The WSP, upon receiving the Shared Secret, will obtain his own copy of it, either from the IdP (using a similar sequence from its side), or from local storage, and compare the two secrets. If the two secrets are equal, the login is successful. The WSP will then proceed to retrieve the User's Personal Data from the IdP.

The User's Personal Data can be encrypted field-by-field, and the keys will be granted by the User to the WSP(s) of User's choice. This will deprive the IdP of the knowledge about its Users and the various WSPs they have relationship with.

Several improvements can be made to this basic protocol to weaken the trust bond between the WSP and the IdP even more. Those imporvements are:

    • 1. If the WSP stores the Shared Secret on the IdP, then the WSP will digitally sign the association of each user and the Shared Secret, so that it cannot be substituted by the IdP.
    • 2. The WSP can digitally sign the Personal Data of the User, to make sure the data is not changed or substituted.
    • 3. The IdP can digitally sign each association of the User and WSP's Shared Secret, and the signature will be stored by the WSP.
    • 4. If the WSP has signed User's personal data, then each time the User updates his data, the data is presented to the WSP for re-signing. This is done by the User, and not by the IdP. The User is required to first establish a session with the WSP by logging in. This makes sure that it is the real user who is initiating the update, and not the IdP.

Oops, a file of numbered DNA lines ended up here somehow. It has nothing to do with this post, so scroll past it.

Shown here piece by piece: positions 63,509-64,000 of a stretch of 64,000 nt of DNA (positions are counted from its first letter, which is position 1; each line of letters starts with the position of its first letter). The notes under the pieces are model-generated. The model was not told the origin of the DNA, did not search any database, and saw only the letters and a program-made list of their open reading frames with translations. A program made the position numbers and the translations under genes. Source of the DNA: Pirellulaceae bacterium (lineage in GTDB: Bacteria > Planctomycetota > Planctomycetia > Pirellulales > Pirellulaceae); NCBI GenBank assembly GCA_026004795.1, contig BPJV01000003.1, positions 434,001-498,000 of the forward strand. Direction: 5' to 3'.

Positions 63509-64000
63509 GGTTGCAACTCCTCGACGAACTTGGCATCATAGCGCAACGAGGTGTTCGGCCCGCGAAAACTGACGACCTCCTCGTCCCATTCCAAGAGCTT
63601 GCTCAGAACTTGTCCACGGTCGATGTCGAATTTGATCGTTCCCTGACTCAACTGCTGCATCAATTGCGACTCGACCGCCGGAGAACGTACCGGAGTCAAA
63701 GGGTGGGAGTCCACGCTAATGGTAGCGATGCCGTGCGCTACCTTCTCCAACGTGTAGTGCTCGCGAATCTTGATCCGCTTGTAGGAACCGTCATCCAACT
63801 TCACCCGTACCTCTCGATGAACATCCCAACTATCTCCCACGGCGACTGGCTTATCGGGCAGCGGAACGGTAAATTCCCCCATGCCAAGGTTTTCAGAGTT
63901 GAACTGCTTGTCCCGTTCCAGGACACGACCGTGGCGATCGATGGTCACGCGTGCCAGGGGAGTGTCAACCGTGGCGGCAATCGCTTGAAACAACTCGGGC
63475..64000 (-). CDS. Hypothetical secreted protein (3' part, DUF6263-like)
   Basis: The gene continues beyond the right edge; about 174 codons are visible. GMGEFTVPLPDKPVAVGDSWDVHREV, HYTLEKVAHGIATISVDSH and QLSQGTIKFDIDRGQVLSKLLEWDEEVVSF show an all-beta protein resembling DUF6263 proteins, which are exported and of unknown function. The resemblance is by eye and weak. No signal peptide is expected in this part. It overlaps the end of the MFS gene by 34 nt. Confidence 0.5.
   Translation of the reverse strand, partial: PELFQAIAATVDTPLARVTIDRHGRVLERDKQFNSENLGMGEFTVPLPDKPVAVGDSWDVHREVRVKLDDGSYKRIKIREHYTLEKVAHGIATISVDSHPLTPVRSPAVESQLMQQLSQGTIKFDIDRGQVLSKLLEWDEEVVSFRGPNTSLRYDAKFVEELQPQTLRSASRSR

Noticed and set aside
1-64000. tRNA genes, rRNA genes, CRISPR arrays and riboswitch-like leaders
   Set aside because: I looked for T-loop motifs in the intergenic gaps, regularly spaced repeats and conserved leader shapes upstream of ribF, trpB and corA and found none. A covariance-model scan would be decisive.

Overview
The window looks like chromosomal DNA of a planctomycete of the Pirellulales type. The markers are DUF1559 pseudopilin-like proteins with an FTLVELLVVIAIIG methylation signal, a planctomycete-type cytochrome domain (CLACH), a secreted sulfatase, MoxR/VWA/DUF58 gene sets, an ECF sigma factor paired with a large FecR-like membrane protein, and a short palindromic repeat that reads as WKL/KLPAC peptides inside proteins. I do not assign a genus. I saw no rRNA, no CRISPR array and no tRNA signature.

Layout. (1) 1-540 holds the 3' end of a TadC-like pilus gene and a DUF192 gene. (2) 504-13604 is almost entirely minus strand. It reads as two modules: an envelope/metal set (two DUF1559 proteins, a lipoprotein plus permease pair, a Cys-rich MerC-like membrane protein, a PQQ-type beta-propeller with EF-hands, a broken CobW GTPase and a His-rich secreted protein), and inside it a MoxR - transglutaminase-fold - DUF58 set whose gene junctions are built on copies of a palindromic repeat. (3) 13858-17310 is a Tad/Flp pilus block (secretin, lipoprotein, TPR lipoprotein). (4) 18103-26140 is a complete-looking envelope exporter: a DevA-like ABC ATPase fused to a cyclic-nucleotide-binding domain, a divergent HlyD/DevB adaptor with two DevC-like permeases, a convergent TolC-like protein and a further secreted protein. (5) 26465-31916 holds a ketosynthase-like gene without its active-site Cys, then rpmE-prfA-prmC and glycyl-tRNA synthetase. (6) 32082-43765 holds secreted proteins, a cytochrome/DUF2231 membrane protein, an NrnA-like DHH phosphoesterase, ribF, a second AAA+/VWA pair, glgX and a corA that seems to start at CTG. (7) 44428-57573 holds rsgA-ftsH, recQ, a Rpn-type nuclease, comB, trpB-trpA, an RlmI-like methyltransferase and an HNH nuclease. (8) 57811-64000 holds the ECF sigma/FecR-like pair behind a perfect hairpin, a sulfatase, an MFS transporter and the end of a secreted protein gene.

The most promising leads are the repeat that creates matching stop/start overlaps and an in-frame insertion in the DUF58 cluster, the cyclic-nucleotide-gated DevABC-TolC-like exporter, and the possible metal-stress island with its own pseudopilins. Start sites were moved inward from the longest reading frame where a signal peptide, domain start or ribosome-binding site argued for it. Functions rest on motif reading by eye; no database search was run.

• 5. Once an update to User's Personal Data is made, and the WSP is notified (in case of Signed Personal Data), the WSP can present the data back to the User for approval. This will make sure that the IdP did not manipulate the data during the update process.


Reference will now be made to the drawings, which show by way of example, embodiments of the invention, and in which:

FIG. 1 is an interaction diagram showing the sequence of events during the Registration Protocol;

FIG. 2 is an interaction diagram showing the sequence of events during the Login Protocol; and

FIG. 3 is an interaction diagram showing the sequence of events during the Update Protocol.


This section gives an example implementation of the protocol described above. No assumption is made of the technology used on the User's side, which can be JavaScript, Browser Plugin, Core Browser code or a separate Desktop Application. The section gives the detailed flow of the protocol for Registration, Login and Update cases.